Thoughts on Buddhism, feminist history, and Margaret Fuller.
A recurring theme in the Buddhism letters was the balance many writers found between their Buddhist practice and their Unitarian Universalism. Another was whether Buddhism could be called atheistic or not. Newell Davis of Bourne, Massachusetts, wrote: “Some forms of Zen Buddhism do believe that through meditation one can unite with a Universal Consciousness. It’s not common, but the idea that all forms of Buddhism have no God in mind may be incorrect.”
The Metro New York District’s Women and Religion committee thanked us for Kimberly French’s “Looking Back” article about the 1977 Women and Religion resolution, but the Rev. Tony Larsen of Racine, Wisconsin, questioned some of the claims made about the resolution’s influence: “While the water ceremony comes from Women and Religion groups, chalice lighting and joys and concerns are of older vintage”; both were already practiced at the Olympia Brown UU Church when he arrived there in 1975.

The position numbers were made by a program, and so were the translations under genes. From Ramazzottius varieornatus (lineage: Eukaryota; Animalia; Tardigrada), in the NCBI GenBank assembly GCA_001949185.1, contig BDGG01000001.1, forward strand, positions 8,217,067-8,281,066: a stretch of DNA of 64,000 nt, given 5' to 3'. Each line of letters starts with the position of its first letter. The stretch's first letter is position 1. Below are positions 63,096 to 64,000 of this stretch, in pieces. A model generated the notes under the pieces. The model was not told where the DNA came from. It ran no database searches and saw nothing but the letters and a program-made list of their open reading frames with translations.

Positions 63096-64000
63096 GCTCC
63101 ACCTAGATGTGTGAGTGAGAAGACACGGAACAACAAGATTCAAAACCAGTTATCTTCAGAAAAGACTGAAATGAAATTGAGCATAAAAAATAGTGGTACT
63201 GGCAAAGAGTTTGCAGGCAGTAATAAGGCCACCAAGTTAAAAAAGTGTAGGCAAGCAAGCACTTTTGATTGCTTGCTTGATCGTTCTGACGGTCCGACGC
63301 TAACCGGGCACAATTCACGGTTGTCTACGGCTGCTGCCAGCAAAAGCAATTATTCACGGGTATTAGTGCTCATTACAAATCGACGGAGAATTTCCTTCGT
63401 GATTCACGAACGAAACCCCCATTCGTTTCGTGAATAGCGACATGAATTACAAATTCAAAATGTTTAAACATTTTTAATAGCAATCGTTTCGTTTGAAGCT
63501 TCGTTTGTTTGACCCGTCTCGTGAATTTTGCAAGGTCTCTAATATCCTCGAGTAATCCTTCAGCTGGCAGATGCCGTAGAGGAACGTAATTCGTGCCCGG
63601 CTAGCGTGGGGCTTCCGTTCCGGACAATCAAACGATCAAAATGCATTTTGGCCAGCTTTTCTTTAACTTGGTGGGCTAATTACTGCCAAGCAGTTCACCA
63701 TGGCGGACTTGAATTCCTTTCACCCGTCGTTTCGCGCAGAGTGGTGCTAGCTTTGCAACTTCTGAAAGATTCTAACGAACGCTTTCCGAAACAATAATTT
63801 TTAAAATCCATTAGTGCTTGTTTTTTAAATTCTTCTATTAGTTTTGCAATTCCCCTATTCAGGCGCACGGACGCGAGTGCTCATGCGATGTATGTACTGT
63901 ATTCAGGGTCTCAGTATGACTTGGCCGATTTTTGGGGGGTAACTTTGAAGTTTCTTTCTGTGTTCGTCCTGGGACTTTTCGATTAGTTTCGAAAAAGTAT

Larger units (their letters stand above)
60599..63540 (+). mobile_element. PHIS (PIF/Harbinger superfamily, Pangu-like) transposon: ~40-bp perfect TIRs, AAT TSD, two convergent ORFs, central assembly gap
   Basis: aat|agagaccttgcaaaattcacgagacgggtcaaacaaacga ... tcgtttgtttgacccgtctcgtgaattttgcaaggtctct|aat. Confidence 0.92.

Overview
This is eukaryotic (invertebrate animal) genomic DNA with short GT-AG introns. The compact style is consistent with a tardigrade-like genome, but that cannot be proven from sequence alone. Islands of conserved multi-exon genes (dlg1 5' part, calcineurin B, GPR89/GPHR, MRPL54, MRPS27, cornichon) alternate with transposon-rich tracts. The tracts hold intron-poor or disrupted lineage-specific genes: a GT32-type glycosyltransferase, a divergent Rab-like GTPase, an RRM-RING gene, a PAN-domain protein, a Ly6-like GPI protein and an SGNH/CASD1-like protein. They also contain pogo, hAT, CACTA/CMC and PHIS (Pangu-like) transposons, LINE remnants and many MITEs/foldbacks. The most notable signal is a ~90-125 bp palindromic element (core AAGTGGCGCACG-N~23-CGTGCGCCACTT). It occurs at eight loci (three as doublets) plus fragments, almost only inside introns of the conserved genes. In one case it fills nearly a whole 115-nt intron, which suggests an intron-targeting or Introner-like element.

The conversation over whose body is actually interred in Margaret Fuller’s plot at Mt. Auburn Cemetery continues. In the Spring issue Kimberly French wrote that Fuller is buried at the cemetery. David H. Partington of Dalton, New Hampshire, corrected her in a letter in the Summer issue, saying that Fuller’s body and that of her two-year-old son were never recovered after they died at sea. Laurie James of New York City writes that sailors who survived the shipwreck and made it to shore found the boy’s body. “It was brought to Mt. Auburn Cemetery where he was buried, and there is a small marker for him.”
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Jane Greer is a former senior editor of UU World magazine.